Acute injuries to the lower back, knees and neck are quite common. People often injure their lower backs by lifting incorrectly, or from sitting for prolonged periods of time. Often there is pre-existing tightness through the muscle tissue that people are not paying attention too. When a muscle is tight, it lacks the ability to take additional strain as this requires flexibility. When someone then goes and lifts incorrectly, or twists too far, the muscle cannot adapt to the addition load and either tears, or pulls on its attachment points which damages the tendons and ligaments.
This tearing leads to pain and swelling. The degree of pain is often a reflection of the amount of damage. Swelling and heat/redness are also symptoms of tissue damage, reflecting the bodies immune response to try and repair the damaged site.
Note that this soreness is different to the type of pain often experienced post exercise. These smaller tears induce muscle growth and strengthening which can be of benefit to the body. If though the pain is more intense, you should consult your GP to ensure you haven’t done more damage.
A muscle spasm is often another form of acute pain. This occurs from muscle fatigue, dehydration and electrolyte imbalances. People don’t realise that all of us don’t use our muscle correctly. There are natural imbalances which lead to some muscles working harder than others. The body runs on a ‘path of least resistance’ approach, so it will always recruit the stronger muscles first, but this doesn’t mean they are the right one. A classic example is our hip muscles are often overworked in comparison to our gluteal muscles. This leads to fatigue in the piriformis and other muscles, that can lead to spasms and fatigue when lifting or sitting too much. In ideal world we would be using our gluteal muscles more to help balance our hip muscles.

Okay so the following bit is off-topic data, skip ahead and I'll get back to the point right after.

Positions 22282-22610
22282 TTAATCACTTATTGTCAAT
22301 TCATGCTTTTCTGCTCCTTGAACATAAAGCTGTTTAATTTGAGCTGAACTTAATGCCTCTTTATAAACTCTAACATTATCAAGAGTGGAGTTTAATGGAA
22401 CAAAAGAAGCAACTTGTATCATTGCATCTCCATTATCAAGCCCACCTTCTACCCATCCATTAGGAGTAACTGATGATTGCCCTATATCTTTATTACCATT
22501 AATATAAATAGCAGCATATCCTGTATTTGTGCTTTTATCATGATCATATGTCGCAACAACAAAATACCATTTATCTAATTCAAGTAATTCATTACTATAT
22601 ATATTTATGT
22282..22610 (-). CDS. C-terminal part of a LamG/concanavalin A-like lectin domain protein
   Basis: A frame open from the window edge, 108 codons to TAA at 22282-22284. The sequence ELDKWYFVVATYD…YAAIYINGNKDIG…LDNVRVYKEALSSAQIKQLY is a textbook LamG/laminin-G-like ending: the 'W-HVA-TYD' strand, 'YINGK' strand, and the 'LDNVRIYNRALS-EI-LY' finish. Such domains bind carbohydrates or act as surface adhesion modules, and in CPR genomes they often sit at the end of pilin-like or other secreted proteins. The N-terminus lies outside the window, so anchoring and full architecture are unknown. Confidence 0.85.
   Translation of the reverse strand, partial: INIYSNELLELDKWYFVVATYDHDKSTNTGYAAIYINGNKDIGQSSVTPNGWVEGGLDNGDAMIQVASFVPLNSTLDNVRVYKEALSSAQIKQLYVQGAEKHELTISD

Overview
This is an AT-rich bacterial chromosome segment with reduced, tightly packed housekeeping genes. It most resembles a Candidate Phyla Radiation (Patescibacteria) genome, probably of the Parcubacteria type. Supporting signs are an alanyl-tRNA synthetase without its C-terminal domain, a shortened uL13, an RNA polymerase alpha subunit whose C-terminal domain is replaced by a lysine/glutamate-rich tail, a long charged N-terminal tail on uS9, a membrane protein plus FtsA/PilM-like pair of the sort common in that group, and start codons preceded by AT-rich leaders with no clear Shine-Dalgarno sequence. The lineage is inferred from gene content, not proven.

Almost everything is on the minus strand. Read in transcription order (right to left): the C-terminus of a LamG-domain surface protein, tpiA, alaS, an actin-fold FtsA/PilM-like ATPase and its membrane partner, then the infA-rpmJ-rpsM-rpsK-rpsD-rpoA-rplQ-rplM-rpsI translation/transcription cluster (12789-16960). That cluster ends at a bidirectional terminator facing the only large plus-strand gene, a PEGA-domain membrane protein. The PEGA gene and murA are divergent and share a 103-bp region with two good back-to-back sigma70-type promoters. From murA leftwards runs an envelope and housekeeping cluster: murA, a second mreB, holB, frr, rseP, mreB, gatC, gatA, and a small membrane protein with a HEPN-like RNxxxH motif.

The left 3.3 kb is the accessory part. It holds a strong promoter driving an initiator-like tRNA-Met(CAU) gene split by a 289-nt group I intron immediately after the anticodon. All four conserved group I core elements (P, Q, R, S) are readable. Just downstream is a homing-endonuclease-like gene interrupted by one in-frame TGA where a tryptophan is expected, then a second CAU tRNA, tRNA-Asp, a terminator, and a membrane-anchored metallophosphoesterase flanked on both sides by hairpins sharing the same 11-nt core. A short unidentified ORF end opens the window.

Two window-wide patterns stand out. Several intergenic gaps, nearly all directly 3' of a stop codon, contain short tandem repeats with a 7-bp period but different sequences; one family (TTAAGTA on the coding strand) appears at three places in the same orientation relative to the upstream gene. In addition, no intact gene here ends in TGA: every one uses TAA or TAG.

This spasm causes the muscle to twist itself into a knot that wraps around nerves and causes pain, sometimes it can be quite severe. This pain can be localised around the spasm or refer along the nerves pathway. This is how a muscle spasm in your shoulder blade can lead to a headache. By comparison to a muscle tear, this theoretically has an easier solution. The muscle needs to simply de-knot itself, and the tissue will quickly return to normal. These cases often respond more quickly to therapies than a muscle tear, for obvious reasons.
If experiencing a muscle spasm, hydration and stretching are two good self help options. Always, if you are unsure, consult your GP.
If you are curious about whether Acupuncture can help with your pain, please call the clinic on 9796 2388 to discuss whether I may be able to assist.
Chronic injuries are often more complicated. An acute condition is always an excessive condition, as it is an acute stagnation in Chinese Medicine. Chronic cases though tend to be a mix, as the injured area has become deficient over time causing the chronic pain, but tends to flare from time to time becoming excessive for a short while. So a mixture of Acupuncture techniques are used to nourish the deficiency to help provide long term relief, but also some dispersing techniques to alleviate the acute pain. Like with any problem the sooner you seek treatment the better. Many chronic patients I see in my clinic are trying Acupuncture as a last resort, so the problem has been ongoing for months or even years. Whilst this does make treatment more difficult it doesn’t mean we can’t achieve a good result, A Meta-Analysis performed in the Journal of Pain in 2017 reported: “Acupuncture is effective for the treatment of chronic musculoskeletal, headache, and osteoarthritis pain. Treatment effects of acupuncture persist over time and cannot be explained solely in terms of placebo effects. Referral for a course of acupuncture treatment is a reasonable option for a patient with chronic pain.“